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Numerical Control (NC) Machine Tools
Numerical Control (NC) refers to the method of controlling the manufacturing operation by means of directly inserted coded numerical instructions into the machine tool. It is important to realize that NC is not a machining method, rather, it is a concept of machine control. Although the most popular applications of NC are in machining, NC can be applied to many other operations, including welding, sheet metalworking, riveting, etc.
The major advantages of NC over conventional methods of machine control are as follows:
Machining of complex three-dimensional shapes
Low operator qualification
Types of NC systems
Machine controls are divided into three groups,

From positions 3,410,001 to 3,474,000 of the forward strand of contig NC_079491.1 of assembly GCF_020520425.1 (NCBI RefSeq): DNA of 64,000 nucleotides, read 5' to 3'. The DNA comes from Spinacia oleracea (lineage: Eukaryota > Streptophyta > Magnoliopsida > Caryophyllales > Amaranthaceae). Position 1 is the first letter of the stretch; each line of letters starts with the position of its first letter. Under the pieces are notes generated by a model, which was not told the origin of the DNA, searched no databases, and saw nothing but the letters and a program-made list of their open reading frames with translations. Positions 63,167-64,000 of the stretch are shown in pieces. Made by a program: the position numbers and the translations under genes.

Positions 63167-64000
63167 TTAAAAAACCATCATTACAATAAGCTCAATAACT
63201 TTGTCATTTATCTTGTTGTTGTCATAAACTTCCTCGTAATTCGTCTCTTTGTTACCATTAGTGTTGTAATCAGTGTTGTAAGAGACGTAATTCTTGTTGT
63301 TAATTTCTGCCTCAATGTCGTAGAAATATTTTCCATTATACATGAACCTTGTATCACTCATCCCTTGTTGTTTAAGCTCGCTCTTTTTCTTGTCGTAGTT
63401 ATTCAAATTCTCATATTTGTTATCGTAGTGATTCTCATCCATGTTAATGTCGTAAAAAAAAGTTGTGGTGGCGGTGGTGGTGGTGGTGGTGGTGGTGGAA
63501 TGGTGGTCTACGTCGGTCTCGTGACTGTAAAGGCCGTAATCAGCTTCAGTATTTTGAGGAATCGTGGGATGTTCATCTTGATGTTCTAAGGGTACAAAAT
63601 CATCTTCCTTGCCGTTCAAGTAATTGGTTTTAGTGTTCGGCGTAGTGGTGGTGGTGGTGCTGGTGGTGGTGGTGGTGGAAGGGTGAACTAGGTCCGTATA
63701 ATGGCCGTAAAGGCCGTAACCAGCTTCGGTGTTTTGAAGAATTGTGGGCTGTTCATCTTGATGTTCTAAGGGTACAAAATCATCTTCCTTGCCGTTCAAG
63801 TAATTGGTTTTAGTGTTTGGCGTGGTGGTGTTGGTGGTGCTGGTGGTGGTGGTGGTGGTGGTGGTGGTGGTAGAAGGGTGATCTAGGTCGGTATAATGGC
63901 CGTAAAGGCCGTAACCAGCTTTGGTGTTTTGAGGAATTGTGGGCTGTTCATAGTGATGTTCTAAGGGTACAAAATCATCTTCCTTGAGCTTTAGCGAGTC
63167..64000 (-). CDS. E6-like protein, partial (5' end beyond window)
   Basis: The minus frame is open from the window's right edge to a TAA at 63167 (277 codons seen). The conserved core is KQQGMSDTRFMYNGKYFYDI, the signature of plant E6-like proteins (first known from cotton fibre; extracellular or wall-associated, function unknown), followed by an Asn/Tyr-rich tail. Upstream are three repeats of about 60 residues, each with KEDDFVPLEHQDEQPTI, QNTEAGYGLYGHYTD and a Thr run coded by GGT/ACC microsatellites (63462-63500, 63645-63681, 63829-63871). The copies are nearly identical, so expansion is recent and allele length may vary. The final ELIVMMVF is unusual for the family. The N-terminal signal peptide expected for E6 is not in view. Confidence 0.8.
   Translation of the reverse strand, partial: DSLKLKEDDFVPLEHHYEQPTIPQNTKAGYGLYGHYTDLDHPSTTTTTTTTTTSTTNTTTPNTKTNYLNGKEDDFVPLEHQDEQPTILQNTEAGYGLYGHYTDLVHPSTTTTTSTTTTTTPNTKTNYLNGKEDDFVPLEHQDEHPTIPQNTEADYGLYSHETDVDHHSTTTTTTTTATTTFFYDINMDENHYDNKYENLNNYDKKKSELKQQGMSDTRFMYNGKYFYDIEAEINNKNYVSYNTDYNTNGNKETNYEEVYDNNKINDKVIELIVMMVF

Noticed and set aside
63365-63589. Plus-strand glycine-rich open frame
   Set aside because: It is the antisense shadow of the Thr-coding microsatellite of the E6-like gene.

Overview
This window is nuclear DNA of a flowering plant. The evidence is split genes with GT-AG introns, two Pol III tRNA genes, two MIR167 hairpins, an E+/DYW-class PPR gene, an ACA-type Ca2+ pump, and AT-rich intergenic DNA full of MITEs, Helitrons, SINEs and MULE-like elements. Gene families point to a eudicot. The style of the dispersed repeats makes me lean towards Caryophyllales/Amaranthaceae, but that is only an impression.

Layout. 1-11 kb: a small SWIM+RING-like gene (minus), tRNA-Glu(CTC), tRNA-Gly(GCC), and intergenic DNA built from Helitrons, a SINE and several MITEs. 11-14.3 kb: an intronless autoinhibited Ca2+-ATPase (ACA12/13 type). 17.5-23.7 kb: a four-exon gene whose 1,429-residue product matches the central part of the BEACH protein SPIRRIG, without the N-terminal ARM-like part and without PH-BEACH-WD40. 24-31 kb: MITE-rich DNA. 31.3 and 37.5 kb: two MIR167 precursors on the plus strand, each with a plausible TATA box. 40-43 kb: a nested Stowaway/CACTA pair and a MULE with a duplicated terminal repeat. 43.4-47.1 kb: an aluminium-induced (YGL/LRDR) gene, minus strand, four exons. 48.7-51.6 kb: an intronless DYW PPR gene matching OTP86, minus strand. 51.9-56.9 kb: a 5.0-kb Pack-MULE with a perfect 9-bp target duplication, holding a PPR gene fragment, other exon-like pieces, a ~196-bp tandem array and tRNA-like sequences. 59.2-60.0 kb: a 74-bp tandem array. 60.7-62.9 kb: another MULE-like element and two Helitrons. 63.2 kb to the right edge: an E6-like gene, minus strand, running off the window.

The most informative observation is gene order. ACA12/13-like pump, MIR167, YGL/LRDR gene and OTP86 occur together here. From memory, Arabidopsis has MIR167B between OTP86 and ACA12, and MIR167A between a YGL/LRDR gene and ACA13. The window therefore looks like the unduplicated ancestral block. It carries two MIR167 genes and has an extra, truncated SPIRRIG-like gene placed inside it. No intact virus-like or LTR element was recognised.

Traditional numerical control (NC);
Computer numerical control (CNC);
Distributed numerical control (DNC).
The original numerical control machines were referred to as NC machine tool. They have
“hardwired” control, whereby control is accomplished through the use of punched paper (or plastic) tapes or cards. Tapes tend to wear, and become dirty, thus causing misreadings. Many other problems arise from the use of NC tapes, for example the need to manual reload the NC tapes for each new part and the lack of program editing abilities, which increases the lead time. The end of NC tapes was the result of two competing developments, CNC and DNC.
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